• 18. Metal foil strain-gage based (load cell) Force Sensing Good in low frequency response High load rating Resolution lower than piezoelectricity-based Rugged, typically big size, heavy weight load cell
• 19. Piezoelectricity based (force sensor) Force Sensing lower cutoff frequency at 0.01 Hz • can NOT be used for static load measurement Good in high frequency High resolution Limited operating temperature Piezoelectric Based (can not be used for high Force Sensor temperature applications) Compact size, light
• 20. LVDT (Linear Variable Differential Transformer): Displacement Sensing  Inductance-based electromechanical sensor  “Infinite” resolution  limited by external electronics  Limited frequency bandwidth (250 Hz typical for DC-LVDT, 500 Hz for AC- LVDT)  No contact between the moving core and coil structure  no friction, no wear, very long operating lifetime  Accuracy limited mostly by linearity  0.1%-1% typical Linear Variable  Models with strokes from mm’s to 1 m Differential available Transformer
• 21. Scanning Laser Vibrometry Velocity Sensing  No physical contact with the test object; facilitate remote, mass-loading-free vibration measurements on targets  measuring velocity (translational or angular)  automated scanning measurements with fast scanning speed  However, very expensive (> \$120K) Scanning Laser Vibratometer
• 22. Thermal Energy Sensors The Sensor used to detect heat energy is known as Heat Energy Sensor or Thermal Sensors. The simplest example of a heat energy sensor is a thermocouple. It provides a voltage proportional to the temperature across its junctions.
• 23. Thermistors Thermal Sensors Thermistors have negative temperature coefficient Therm istor 1 3{ 2 They are non-metallic made of metallic Thermal Resistor oxides like manganese, nickel, cobalt or copper. The electrical resistance of material change with temperature They come in different forms: 1.Disc type 2.Washer type 3.Bead type 4.Rod type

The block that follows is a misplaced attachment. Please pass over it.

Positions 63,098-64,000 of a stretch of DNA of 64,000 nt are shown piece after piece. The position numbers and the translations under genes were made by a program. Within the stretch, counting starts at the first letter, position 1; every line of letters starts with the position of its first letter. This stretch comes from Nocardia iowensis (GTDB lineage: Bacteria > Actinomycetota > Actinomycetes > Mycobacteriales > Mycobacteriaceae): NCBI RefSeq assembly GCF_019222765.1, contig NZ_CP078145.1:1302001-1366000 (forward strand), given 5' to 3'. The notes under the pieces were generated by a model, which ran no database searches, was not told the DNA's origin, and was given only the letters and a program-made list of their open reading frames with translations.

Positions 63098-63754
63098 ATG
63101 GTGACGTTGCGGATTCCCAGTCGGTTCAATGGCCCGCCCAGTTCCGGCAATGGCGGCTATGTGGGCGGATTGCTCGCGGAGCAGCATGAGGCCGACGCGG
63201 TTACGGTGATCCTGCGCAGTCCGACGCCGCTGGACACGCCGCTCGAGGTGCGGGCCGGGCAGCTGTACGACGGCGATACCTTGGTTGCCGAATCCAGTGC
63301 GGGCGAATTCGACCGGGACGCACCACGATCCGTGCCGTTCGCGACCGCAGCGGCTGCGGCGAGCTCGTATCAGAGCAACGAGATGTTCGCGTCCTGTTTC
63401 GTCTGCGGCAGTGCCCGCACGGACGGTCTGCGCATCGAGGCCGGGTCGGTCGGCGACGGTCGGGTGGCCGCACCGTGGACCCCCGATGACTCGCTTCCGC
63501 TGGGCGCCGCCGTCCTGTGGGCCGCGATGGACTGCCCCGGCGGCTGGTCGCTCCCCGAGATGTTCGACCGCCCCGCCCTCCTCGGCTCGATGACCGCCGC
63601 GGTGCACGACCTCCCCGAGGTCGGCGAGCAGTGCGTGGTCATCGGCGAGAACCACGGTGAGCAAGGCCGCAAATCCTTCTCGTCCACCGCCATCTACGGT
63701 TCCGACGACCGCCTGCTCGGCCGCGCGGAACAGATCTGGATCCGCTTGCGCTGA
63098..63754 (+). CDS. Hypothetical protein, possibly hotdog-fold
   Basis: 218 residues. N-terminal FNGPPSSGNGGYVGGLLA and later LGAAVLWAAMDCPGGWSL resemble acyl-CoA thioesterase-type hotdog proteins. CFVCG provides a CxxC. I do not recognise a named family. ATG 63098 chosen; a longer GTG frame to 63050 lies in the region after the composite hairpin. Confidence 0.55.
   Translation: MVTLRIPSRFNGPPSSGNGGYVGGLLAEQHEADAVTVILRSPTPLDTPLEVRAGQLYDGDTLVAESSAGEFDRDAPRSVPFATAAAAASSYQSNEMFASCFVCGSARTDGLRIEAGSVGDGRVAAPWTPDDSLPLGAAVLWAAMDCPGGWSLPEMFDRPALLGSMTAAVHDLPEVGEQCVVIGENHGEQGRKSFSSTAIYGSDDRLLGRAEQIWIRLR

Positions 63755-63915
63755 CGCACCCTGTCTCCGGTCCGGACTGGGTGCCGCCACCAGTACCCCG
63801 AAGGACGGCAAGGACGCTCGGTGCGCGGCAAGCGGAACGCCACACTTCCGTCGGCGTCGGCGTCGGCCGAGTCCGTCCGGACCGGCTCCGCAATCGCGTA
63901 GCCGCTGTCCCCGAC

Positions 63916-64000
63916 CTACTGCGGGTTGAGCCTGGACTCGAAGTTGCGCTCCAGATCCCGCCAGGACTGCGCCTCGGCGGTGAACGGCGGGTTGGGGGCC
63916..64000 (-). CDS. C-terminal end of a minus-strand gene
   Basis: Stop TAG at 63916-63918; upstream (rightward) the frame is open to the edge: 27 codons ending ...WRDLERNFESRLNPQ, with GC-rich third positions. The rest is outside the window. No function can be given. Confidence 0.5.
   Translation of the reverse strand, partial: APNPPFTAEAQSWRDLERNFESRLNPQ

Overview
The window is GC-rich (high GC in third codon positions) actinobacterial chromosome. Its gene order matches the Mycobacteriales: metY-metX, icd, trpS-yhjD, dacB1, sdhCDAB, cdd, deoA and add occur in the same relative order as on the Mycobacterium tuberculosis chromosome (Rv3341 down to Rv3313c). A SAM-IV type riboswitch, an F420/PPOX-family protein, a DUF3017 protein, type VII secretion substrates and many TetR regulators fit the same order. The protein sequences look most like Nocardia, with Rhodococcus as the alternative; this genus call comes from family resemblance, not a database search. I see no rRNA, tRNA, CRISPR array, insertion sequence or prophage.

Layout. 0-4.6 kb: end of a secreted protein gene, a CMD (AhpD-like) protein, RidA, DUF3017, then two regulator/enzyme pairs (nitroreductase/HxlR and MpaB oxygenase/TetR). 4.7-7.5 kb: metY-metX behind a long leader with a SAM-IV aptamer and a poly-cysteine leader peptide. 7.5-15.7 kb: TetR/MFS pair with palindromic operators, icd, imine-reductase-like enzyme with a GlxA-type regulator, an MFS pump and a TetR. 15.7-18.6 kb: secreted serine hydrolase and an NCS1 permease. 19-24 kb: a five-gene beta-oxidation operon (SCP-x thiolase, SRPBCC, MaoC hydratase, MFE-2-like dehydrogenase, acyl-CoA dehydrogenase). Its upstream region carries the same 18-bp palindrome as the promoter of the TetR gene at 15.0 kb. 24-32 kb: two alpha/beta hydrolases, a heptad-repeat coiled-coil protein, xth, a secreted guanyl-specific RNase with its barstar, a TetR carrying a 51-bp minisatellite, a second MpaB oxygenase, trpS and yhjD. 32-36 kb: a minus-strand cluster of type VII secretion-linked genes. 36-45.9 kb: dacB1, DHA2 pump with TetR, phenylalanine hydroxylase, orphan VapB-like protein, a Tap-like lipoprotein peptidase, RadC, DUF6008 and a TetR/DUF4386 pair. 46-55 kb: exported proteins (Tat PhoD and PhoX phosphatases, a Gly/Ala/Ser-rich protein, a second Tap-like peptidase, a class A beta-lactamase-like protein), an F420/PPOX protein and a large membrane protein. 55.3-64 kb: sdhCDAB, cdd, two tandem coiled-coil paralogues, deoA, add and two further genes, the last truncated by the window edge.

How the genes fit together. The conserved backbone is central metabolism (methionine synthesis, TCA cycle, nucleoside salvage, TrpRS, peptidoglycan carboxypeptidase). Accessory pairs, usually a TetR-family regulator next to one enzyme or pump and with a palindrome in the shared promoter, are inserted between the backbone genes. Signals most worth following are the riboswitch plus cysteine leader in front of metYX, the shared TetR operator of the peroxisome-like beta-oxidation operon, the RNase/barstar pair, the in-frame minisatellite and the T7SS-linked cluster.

• 24. Bimetallic Strip Temperature Sensor L = L 0[1 + β (T - T0)] Application Thermostat (makes or breaks electrical connection with deflection)
• 25. Heat Flux Sensor  A heat flux sensor should measure the local heat flux density in one direction. The result is expressed in watts per square meter. The calculation is done according to:  Where Vsen is the sensor output and Esen is the calibration constant, specific for the sensor.  Heat flux sensors generally have the shape of a flat plate and a sensitivity in the direction perpendicular to the sensor surface.
• 26. Heat Flux The total heat flux is composed of a Sensor conductive, convective and radiative part. Depending on the application, one might want to measure all three of these quantities or single one out. An example of measurement of conductive heat flux is a heat flux plate incorporated into a wall. Heat Flux Plate The gold sensor only measures convective heat flux, the black sensor measures radiative as well as convective heat flux. A small air temperature sensor is added to estimate local heat transfer coefficients Heat Flux Sensor
• 27.  a sensor sensitive to radiative as well as convective heat flux is a Gardon or Fire Sensing Schmidt–Boelter gauge, used for studies of fire and flames.  The Gardon must measure convection perpendicular to the face of the sensor to be accurate due to the circular-foil construction, while the wire-wound geometry of the Schmidt-Boelter gauge Gardon or Schmidt can measure both perpendicular and Boelter gauge showing parallel flows. the instrument main components
• 28. Nuclear Energy Sensors Nuclear potential energy is the potential energy of the particles inside an atomic nucleus. This category of inventions has tremendous amount of patents. There are a number of sensors or detectors which were invented lately to detect nuclear potential energy.
• 29. Images of Nuclear Energy Sensors from Patents filed: Apparatus for Sensing Radioactivity
• 30. HVAC Radioactivity Sensors  sensors are engineered to the highest standards in performance and reliability. HVAC claims that it will help improve facility’s environment while cutting utility expenses and equipment costs Temperature and Radioactive sensors by HVAC
• 31. Solar Energy Sensors The Solar Radiation Sensor, or solar pyranometer, measures solar radiation, the sum at the point of measurement of both the direct and diffuse components of solar irradiance. Left: Dual Solar Sensor from GE Electronics Sensing